Posted by: Cornwall Community Museum | January 5, 2015

Artifact of the Week – Cornwall’s East Side Dairy


Cornwall’s East Side Dairy Company was located at 35 Race Street at Bergin from 1915 to 1970.  It became a subsidiary of Clark Dairy in 1966 and became known as Clark Dairy until it closed around 1975.

The dairy was opened by George and William Hollister in 1915 and became a limited Company in 1930 when a group of area milk producers purchased it.  R.J. Brown was president, W.C. Robertson, vice-president, George M. Brown, secretary-treasurer, George A. Speers, Alvin Eastman, and W.G. Brown served as directors.

scan0003           Milkman George Dumoulin and his son Pierre and horse Ruby pose with an East Side Dairy horse-drawn delivery wagon.  Wagon delivery ended in 1962.

Archie Lavigne wrote “The motto was ‘Service With A Smile,’ and they certainly lived up to it.  Besides the milk business the dairy had an excellent butter trade which was manufactured by Ralph Coleman…One segment if their trade was made up of supplying the ships passing through Cornwall Canal.  Their location (just north of the Canal’s entrance) gave ideal service and the ships were catered to on a 24 hour basis.”

“Several employees worked at the dairy for many years, some as long as 35 years.  J.E. ‘Jim’ Robertson remained with Clark and gave over 40 years service to the dairy industry…”

scan0004        Ernie Woods stands beside his new 1955 Chevrolet milk truck.

“You could have called the East Side Dairy a family business.  Here a few families who were involved.  The late Clifford Arthur and three sons – Charlie, John, Gordon (Bud); the late Xavier Bealiau and two of his sons – Lucien and Bernard; Anson (Hank) Primeau and his son’s Stewart and Ronnie; Ray Hart and his son’s Ray Jr. and Harold; George M. Brown and his nephew;s, James and Hugh; the late Ralph Coleman and his son Lester; the late Harry Murock and his son Carl; Eddy M. Warner and his sons Douglas; the late Archie C. MacDonald and his son’s, Ted and Angus.”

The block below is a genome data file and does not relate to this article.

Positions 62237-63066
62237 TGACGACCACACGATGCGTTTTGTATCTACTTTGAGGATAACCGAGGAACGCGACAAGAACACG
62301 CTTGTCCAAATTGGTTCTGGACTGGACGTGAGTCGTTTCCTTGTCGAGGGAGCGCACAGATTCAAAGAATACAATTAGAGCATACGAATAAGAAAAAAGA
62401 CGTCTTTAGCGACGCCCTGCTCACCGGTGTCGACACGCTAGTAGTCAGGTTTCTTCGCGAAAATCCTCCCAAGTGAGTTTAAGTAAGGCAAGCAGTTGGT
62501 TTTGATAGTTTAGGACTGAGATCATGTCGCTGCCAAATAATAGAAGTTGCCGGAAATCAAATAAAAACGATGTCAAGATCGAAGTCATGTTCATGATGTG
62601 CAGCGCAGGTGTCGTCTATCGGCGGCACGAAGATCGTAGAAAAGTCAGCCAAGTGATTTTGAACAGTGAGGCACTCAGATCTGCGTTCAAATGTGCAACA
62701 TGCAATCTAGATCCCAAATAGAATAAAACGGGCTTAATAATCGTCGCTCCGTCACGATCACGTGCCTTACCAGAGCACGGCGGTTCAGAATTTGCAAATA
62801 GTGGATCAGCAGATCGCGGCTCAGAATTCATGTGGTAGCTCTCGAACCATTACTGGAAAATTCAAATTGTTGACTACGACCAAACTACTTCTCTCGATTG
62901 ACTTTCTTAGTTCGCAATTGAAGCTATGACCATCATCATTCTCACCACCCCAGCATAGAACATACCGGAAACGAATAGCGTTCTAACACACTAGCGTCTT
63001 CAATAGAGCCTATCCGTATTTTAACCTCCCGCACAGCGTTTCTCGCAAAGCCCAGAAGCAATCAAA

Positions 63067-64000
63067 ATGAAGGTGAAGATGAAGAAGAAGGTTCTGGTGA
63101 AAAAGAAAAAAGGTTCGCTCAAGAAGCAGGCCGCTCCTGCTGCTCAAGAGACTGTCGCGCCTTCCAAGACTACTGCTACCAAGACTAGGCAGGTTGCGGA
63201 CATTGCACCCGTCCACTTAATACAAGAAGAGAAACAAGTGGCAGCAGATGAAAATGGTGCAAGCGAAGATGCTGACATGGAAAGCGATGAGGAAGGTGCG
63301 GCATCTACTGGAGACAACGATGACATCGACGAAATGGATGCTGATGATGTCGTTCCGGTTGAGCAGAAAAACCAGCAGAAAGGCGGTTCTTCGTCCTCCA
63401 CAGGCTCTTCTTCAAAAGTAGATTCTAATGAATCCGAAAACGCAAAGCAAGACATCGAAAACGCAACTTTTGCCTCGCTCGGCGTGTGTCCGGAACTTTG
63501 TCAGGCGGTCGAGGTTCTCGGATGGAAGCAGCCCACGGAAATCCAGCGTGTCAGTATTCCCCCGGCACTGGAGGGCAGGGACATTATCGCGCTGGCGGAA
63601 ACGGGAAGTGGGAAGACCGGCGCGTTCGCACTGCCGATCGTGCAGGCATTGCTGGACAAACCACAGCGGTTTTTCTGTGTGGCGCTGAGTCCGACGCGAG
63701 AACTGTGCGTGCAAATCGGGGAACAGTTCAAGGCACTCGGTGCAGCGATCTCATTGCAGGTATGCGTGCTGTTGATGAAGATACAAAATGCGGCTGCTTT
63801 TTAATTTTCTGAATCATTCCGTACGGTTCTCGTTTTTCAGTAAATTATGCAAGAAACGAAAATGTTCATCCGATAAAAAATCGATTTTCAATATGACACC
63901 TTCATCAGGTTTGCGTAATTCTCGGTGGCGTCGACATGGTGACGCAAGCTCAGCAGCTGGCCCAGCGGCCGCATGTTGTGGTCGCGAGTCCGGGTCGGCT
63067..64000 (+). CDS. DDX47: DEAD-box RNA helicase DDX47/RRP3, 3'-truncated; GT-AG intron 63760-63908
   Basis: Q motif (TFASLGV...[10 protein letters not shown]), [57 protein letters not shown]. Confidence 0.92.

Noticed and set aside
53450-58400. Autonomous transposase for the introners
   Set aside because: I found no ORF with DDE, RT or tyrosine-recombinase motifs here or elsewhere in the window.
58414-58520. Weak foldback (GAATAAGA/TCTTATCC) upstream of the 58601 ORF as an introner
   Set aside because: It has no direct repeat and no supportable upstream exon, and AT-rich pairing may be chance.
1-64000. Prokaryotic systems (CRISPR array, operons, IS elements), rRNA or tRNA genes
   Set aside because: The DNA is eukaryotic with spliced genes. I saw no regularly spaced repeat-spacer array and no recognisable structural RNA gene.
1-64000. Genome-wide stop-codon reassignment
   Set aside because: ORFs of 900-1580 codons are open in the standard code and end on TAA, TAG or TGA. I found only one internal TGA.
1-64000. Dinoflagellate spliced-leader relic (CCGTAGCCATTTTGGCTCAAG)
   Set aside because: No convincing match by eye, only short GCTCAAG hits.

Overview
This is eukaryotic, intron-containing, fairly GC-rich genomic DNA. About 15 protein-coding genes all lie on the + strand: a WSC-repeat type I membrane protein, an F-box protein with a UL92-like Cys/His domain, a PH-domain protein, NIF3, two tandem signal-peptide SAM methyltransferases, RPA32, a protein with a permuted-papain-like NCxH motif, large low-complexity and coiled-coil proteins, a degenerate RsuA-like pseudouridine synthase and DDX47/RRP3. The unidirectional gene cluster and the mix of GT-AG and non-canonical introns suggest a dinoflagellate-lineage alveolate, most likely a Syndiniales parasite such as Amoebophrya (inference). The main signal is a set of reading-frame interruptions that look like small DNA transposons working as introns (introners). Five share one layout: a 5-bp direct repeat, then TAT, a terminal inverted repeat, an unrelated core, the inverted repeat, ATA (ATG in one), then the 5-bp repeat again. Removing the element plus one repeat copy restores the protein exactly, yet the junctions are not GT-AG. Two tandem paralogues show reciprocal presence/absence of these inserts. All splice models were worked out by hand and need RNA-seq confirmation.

scan0010        When the Dairy closed it was aluminum sided and became a computer store for a while and home for the Army, Navy, Air Force Club.  The building is still standing.

With home delivery becoming a thing of the past and increased competition the Dairy was sold to Clark Dairy Ltd. of Ottawa around 1966 and started using its “peace-tower” logo.

scan0007        Clear East Side Dairy bottle, 25.5 cm tall.  The Dairy’s bottles are distinguished by an embossed “E” on the base.  Bottles of the same volume may vary slightly in size and shape.

scan0011 Clear pint embossed bottle for the CORNWALL MILK BOTTLE ASSOCATION STORE BOTTLE.  I believe this bottle to be from the 1940s, but have not been able to find anything else about it, if you can help, please email.


An amber stubby Molson Export Pint bottle with the Cornwall Bicentennial (1984) logo.  Molson offered to advertise Cornwall’s Bicentennial on their bottles free of charge.  They claimed that 6 million of these bottles in cases bearing the logo also were released.

The interesting point about the logo is that is does not illustrate the Cornwall Bridge, but the American south span.  I was on the Bicentennial selection committee and even today do not understand how we came to select the American Bridge to identify Cornwall!

Dairy of A.J. McGillis, Glen Walter.  Original grammar and spelling maintained.

Dec. 26, 1909 – visitors this evening.

Dec. 28 – A. went back home and Peter came down with him.

Dec. 29 – A. went to Cornwall with cutter.  the river froze clear across last night and began to freze Monday morning the 27th not any wind and not cold.

Dec. 30 – killed brown Nellie the cow.  Archie McGillis helped.

Dec. 31 – Alex and Peter went west to J. Adams with hind quarter of beef  weighed 118 pounds got six cents a pound for it came to $7.08.

January 1, 1910 – Mr. and Mrs. Adams came after dinner a fine warm day.

Jan. 2 – rained last night and melted the little snow there was.

Jan. 3 – All hands went to vote the people are voting for local option.  (that is temperance.)

Jan. 4 – Peter went home for a few days.

Jan. 5 – the first heavy snow fall.



  1. My first summer job was at Eastside Dairy in 1952. I remember Jim Robertson.

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Cornwall Industry

A Cornwall Community Museum Blog

Cornwall Canal and Shipping History

A Cornwall Community Museum Publication

Cornwall Community Museum

In The Wood House at the waterfront, Cornwall, Ontario, Canada

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